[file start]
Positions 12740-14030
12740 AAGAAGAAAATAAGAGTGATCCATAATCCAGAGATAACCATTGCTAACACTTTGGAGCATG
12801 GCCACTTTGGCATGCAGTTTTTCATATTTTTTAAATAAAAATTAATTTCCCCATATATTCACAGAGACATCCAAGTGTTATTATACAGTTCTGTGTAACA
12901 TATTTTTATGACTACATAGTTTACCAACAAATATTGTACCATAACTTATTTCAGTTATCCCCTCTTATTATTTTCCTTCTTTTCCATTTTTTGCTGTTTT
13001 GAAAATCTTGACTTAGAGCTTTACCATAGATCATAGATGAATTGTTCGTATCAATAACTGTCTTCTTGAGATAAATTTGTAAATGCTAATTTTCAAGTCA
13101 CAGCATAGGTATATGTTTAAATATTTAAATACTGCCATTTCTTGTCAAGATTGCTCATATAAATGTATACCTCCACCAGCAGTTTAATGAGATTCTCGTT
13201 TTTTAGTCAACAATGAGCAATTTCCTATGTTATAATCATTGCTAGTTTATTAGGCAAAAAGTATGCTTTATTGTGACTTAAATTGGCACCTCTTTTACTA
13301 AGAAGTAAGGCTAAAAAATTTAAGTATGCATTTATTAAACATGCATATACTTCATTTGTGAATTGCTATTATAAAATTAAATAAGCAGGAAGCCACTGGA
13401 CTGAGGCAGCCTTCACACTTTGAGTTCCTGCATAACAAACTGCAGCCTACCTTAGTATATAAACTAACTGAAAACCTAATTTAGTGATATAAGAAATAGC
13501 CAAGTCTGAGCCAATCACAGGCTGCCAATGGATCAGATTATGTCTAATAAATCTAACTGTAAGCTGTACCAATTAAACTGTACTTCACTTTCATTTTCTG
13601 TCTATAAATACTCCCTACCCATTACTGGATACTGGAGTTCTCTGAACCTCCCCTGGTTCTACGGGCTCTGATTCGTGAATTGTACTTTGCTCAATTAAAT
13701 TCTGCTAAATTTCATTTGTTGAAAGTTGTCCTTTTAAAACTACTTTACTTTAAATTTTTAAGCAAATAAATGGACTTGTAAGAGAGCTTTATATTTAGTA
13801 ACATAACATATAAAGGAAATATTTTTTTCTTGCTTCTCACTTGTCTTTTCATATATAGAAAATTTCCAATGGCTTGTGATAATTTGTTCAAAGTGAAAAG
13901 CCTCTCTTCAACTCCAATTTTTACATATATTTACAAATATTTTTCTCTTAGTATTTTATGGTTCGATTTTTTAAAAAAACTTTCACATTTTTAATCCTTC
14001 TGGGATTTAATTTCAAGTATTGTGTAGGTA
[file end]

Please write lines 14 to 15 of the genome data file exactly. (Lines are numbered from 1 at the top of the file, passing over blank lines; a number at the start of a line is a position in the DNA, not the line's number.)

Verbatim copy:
13901 CCTCTCTTCAACTCCAATTTTTACATATATTTACAAATATTTTTCTCTTAGTATTTTATGGTTCGATTTTTTAAAAAAACTTTCACATTTTTAATCCTTC
14001 TGGGATTTAATTTCAAGTATTGTGTAGGTA